Living

The Quarantine/Mom Blog

The Quarantine/Mom Blog

I have not blogged for a while. It’s the biggest lapse since I started blogging, actually. Things have been… you know how things have been. I’ve been torn between trying to stay positive and feeling anxious and being grateful that my parents don’t have to deal with a quarantine.

Which leads me to the mom blog.

Mom was a little girl in World War II. She had very few memories, really. Dad was older; he was old enough to remember, but not old enough to understand. He had stories about collecting fighter plane cards and feeling lucky that Grandpa scored a giant barrel of eggs preserved in water glass. His memories felt sheltered to me—innocent.

Mom, who didn’t remember the war, but remembered growing up poor after it, was undeniably shaped by it. She was frugal—clipped her coupons, made her own clothes, and crocheted toys for us. She lived as if she didn’t have much, even when she was comfortably middle class. Some of that rubbed off on me.

But along with being cautious with her funds, she also appreciated what she did have, perhaps because she remembered very clearly not having much at all. No store-bought toys. One chicken for nine people. The stories she told involved people, not things.

So when I think of her living through a quarantine in a pandemic, and I try to imagine what she would have done, I don’t have to look too far. As I walk the dogs around our neighborhood and chat with neighbors, I am following my genetic directive. When I text and zoom and email friends to stay in touch, I’m reminded of how Dad set up a special chair for her to talk on the phone. I send out greeting cards to friends in far-flung places, and I remember the drawer she had full of cards for all occasions and the long list of holiday card recipients.

And I think despite having more in common with my dad, mom left her mark on me in many ways. She would have hunkered down during a quarantine and done whatever it took to keep her family safe. She would have kept people distracted with stories and games. She would have been delighted but flummoxed by video chat. And there’s no way in hell she’d have run out of toilet paper.

Stay safe out there, my friends.

Living

The Grateful List for 2018

It’s no secret that the United States is going through a divisive, difficult time.  Human rights issues I keep thinking we should be long past are flaring up everywhere. People’s very identity is being questioned, challenged, denied. The divide between the rich and the poor is unspeakably wide, fomenting tragedy after tragedy. And old, medieval-era hatreds are sadly, not dead.

So what, then am I thankful for this Thanksgiving? The usual. People.
I’m grateful that Ruth Bader Ginsburg is back to work the day after she cracks ribs.
I’m grateful that my husband teaches, reaches, and defends Dreamers and other vulnerable students.
I’m grateful that my kids go to a diverse school where they are asked to engage real world problems and read a wide variety of texts—that their friends include Muslims and non-binary kids and immigrants and that they respect one anothers’ differences while learning to build bridges, not walls.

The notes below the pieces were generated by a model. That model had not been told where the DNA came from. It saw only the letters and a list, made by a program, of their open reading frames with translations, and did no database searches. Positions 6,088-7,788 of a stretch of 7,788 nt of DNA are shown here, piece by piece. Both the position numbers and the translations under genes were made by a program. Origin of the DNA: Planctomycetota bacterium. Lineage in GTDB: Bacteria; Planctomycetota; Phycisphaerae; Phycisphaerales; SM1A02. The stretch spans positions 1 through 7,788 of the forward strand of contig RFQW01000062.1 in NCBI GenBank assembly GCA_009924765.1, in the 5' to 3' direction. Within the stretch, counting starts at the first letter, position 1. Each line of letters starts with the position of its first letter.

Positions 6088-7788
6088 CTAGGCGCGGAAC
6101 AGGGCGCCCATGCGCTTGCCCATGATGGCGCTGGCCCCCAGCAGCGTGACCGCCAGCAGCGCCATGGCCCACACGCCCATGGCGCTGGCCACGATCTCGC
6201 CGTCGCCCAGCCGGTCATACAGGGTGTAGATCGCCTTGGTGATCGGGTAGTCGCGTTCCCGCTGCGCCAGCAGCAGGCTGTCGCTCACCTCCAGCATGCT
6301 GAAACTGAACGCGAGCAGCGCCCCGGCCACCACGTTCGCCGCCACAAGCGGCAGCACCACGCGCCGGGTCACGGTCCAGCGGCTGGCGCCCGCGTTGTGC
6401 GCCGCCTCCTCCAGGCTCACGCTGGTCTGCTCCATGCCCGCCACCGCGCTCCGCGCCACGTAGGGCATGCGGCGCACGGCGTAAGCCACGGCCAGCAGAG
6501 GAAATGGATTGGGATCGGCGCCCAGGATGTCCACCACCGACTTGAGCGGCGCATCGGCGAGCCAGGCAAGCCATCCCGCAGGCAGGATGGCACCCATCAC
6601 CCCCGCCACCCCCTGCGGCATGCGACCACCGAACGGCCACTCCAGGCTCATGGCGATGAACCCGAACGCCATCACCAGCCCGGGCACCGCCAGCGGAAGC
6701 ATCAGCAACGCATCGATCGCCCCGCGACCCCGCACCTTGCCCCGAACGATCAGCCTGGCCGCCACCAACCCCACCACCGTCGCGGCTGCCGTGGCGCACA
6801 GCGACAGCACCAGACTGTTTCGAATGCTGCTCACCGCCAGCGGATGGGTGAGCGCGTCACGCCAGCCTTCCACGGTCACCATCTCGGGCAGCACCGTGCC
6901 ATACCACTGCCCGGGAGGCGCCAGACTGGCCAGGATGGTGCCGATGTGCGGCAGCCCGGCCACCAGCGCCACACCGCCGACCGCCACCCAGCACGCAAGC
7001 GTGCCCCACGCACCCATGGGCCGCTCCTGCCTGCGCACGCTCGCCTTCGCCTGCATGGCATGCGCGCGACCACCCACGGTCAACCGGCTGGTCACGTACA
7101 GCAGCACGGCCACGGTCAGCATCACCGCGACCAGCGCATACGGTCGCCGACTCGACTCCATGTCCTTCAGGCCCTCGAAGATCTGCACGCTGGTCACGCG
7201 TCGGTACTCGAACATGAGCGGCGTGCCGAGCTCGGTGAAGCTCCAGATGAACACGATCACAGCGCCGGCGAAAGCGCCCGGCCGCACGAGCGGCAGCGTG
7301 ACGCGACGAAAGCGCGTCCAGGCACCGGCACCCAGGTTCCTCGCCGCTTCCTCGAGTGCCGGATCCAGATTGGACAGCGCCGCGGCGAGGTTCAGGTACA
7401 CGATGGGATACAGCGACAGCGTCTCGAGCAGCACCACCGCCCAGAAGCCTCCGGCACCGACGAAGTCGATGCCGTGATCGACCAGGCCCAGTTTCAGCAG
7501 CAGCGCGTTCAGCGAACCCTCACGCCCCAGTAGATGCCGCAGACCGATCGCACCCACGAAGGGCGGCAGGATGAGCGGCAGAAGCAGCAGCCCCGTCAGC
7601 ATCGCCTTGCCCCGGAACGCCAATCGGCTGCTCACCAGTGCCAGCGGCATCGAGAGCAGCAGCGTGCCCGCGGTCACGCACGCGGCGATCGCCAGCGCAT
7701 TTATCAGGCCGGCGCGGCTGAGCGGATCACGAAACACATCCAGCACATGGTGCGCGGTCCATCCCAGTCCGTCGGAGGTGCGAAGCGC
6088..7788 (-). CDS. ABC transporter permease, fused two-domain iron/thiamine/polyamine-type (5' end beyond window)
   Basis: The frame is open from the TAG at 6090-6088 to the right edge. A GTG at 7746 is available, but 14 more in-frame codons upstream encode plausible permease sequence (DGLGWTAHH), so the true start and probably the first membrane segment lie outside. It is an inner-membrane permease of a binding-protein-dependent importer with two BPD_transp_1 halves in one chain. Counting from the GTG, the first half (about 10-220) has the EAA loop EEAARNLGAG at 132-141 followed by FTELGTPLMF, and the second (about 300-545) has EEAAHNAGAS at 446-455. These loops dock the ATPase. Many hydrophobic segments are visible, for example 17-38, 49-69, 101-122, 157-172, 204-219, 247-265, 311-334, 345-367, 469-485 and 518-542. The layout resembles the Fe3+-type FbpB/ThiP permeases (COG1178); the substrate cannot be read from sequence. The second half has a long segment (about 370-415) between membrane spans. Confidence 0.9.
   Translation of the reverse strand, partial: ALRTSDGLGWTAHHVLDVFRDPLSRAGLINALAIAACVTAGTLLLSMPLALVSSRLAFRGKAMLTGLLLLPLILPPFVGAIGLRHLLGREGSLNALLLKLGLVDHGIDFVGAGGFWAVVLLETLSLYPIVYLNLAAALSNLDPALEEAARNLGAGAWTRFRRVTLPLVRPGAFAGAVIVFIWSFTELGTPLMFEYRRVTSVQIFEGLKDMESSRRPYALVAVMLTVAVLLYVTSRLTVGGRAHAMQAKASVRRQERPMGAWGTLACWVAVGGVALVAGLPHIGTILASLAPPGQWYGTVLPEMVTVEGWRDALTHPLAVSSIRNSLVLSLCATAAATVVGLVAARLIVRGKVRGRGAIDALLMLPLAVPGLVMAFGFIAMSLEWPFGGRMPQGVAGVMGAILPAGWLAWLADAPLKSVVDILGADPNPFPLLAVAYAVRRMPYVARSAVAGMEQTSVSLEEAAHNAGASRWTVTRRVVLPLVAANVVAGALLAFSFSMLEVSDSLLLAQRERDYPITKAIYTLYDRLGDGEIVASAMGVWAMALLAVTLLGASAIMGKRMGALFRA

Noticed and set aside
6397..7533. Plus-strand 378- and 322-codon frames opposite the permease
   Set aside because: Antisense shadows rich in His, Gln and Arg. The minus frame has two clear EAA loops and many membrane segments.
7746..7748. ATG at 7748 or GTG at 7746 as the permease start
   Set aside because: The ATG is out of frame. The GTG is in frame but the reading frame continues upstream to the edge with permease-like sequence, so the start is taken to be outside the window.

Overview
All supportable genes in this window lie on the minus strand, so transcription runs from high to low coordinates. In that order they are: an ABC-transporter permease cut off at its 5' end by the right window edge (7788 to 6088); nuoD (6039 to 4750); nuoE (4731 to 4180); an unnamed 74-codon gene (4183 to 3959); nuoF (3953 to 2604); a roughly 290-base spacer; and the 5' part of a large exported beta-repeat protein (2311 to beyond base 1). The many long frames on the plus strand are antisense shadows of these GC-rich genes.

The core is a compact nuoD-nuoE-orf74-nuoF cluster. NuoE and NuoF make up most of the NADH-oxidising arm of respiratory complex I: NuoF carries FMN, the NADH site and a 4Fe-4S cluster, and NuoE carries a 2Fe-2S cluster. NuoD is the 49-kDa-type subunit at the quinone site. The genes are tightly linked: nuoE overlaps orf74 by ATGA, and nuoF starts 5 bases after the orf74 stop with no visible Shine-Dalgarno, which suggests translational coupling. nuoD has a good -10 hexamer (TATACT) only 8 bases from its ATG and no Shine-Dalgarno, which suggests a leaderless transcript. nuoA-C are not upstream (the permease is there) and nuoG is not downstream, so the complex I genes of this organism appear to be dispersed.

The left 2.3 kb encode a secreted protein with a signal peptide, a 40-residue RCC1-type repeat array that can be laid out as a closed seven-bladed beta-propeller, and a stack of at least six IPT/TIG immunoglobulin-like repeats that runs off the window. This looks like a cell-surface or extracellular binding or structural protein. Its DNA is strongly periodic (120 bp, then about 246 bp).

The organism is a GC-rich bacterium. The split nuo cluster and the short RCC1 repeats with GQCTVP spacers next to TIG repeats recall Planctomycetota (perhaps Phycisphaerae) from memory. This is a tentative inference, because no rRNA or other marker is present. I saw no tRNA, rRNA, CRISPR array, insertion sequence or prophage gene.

I’m grateful for young voters.
I’m grateful for artists—for painters and songwriters and musicians and storytellers—for everyone who makes us see new beauties and question old patterns.
I’m grateful for my cousin Carole, who passed away this fall, but who leaves behind a legacy of hard work improving literacy in her third grade classes, and for my aunt and uncle, her parents, who spent part of their retirement decorating her classroom, stocking her library, and reading at storytime—filling gaps in funding and staffing with service that so many classrooms in the US need.
I’m grateful for the firefighters, first responders, emergency crews, and neighbors who come together during disasters like the horrific wildfires California has endured this month. For the Auburn Girls Volleyball team, who lifted up the Paradise team, raising money, providing new uniforms and equipment but also food and companionship and solace.
I’m grateful for my family. Though I feel deeply for so many, my own life is marked by luck and serendipity and undeniable privilege. I’m grateful to be able to raise my kids as I like—in comfort and in love—and to have a partner who partners. When the world feels chaotic, they sort me and support me. My daughter reads me well and administers hugs when needed. My son tells stories and plays games to bring people together. My husband makes me laugh every single day.

I’m grateful for my colleagues and my students, who strive every day toward improving the world. And I’m grateful for the opportunity to be able each day to try and do a little more.

I wish you a full belly and a full heart this Thanksgiving, friends. And maybe a little time just to sit and be.

(These pictures are from one of my favorite photographers, Tiina Tormanen, and from Tove Jansson’s Moomintroll books. Viva Finland.)